Dr. Hilda: When we have a conversation with a patient who tells us that she never had any interest in sexual activity, it is important to gently ask if we can take a brief sexual history. Pat, I always tell the patient in this part of a consultation that she should not answer any question that makes her uncomfortable. This gives her permission to end this line of questioning at any time. What do you do?

Dr. Pat: I agree that WHEN a woman reports no interest in sex for all of her life, there may be issues that she could find too uncomfortable to discuss with anyone other than a therapist. It is important to reassure her that she is in control of this brief conversation.

Dr. Hilda: I ask the standard questions, don’t you? I usually start with “How old were you when you had your first sexual experience? Did you want to have that sexual experience, or was it something that you were somehow forced to have?”

Dr. Pat: I always find that it is important to give the patient some uninterrupted time in a safe place to ask if the first sexual experience was a pleasant one. Or were there unexpected results from this experience that caused her to be afraid of sex, or wary of sex, for the rest of her life?

Dr. Hilda: We know that incest, rape, date rape, pregnancy, or family or friends’ finding out about the sexual experience and reacting in a judgmental way, can have a lifelong impact on the ability to enjoy sexual intimacy. These women often feel judged and guilty even if they are in a loving partnered relationship.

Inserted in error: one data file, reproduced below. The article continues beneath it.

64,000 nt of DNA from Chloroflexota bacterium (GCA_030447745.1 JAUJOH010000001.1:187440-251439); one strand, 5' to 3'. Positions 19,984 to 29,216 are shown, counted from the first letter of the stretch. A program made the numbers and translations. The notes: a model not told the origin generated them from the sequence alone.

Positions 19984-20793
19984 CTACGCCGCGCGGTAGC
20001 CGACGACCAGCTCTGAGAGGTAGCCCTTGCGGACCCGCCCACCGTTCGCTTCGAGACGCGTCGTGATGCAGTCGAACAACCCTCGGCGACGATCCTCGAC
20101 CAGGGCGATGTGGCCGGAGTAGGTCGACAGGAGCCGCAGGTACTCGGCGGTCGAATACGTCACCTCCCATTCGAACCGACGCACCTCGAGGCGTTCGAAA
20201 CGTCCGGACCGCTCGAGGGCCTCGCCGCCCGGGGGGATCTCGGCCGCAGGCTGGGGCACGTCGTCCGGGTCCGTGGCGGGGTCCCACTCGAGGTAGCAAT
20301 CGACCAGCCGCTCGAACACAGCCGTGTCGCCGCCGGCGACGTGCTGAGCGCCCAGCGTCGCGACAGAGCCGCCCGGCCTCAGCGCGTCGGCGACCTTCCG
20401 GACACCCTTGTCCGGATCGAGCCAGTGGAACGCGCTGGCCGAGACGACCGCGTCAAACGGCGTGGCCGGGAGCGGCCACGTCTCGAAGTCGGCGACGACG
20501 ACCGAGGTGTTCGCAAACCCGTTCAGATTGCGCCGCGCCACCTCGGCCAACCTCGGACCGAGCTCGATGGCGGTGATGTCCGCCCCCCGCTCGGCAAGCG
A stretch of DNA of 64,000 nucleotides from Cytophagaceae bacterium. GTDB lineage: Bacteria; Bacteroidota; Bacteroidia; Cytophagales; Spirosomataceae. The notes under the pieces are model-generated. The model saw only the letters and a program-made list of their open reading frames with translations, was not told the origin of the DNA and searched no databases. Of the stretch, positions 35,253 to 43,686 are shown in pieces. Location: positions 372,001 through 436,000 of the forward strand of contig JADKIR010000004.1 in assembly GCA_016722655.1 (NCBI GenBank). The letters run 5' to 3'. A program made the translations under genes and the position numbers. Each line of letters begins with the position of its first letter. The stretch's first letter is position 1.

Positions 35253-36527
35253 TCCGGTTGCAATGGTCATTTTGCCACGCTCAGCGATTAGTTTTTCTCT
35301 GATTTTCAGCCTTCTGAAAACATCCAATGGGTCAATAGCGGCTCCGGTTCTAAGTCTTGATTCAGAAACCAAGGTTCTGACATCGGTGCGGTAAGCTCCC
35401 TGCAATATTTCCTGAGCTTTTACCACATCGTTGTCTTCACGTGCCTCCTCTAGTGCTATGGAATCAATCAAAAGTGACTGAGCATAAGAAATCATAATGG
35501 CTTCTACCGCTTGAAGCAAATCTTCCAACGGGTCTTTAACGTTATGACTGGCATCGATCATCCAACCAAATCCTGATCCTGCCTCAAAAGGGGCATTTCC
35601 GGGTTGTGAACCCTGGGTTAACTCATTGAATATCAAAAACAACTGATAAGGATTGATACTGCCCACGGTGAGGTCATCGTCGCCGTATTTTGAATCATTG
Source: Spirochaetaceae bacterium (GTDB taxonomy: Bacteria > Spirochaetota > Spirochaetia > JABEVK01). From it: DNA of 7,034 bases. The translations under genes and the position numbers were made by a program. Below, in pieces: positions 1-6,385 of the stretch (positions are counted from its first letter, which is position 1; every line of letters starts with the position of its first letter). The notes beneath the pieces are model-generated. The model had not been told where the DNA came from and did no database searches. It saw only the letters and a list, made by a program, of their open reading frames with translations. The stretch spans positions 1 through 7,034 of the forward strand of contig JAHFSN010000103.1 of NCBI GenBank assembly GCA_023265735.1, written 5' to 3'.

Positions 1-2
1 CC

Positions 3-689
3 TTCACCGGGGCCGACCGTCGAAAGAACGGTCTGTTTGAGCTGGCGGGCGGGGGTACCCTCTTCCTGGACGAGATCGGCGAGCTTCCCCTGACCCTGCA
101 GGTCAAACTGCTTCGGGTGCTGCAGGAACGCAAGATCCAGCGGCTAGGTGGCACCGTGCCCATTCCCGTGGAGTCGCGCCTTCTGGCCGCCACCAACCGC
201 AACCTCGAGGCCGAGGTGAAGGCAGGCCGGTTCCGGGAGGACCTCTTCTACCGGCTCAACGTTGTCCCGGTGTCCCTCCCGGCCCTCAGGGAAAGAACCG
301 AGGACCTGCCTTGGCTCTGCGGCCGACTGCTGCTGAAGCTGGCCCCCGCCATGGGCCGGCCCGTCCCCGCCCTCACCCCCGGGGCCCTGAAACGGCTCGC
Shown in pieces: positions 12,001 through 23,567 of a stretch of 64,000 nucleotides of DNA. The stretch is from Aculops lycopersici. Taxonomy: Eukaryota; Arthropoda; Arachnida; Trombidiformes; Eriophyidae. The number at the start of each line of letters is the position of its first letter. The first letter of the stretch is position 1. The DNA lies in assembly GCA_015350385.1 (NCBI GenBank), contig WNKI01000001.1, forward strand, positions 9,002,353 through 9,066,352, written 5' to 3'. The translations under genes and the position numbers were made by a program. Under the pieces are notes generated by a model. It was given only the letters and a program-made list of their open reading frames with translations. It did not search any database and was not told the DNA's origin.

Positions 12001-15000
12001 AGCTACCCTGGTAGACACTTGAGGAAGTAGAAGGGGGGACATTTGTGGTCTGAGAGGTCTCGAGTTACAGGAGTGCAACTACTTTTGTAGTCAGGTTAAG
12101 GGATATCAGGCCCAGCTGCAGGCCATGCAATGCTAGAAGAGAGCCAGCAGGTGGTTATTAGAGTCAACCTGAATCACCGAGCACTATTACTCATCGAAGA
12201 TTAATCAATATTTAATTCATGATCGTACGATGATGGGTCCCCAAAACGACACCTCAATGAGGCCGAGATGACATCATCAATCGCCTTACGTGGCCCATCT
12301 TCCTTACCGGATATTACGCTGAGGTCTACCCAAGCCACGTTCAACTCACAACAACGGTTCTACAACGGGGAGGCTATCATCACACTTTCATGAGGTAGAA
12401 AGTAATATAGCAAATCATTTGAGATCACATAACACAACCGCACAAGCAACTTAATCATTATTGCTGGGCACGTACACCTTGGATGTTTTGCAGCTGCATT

Dr. Pat: For women who report that they have no interest in sex, I generally ask about masturbation. Some women may not identify self-pleasure as sex. I ask, “How old were you when you began to masturbate? How often did you masturbate until you decided that you had no interest in sex?”

Dr. Hilda: Sometimes you can get lots of information from this question. If a woman has never masturbated, there may be a layer of guilt and shame about sex. Negative messages that she may have received during childhood can have a lasting negative effect on her desire for sex and her ability to experience sexual pleasure.

Dr. Pat: I find that an important question to ask in these consultations is, “Were you ever orgasmic?” Women who may have suffered from sexual abuse as children and young adolescents may never have had an orgasm. We call this “primary anorgasmia.” Fear, shame, and the capacity to feel safe with a sexual partner are a few of the barriers to this condition.

Dr. Hilda: I do hear from women who are not in a partnered relationship that they are happy without a sexual relationship. They don’t have sexual fantasies. They don’t masturbate. They like other things, like going on trips, going to the movies, being involved in church and community activities, and they may be passionate about work or social causes. After all, we  have only so much energy. And some people choose to spend part of that energy on sex, and others just don’t see the point.

Dr. Pat: The point is, not everyone is alike. Women come to this site to read about sex because they want information. And maybe because they like the idea of two friends who are gynecologists—who share a professional interest in sexual issues—having a drink and discussing sex from a professional and personal point of view. We certainly hope so!

Dr. Hilda: We do understand that sex is not important to every person. And there is no judgment here. If someone is in a relationship that is celibate, and that is fine with both partners, then there is no problem. If a woman is unattached and has no interest in sexual activity, then that is not a problem either.

Dr. Pat: We celebrate the differences here, not impose a standard that is “right.”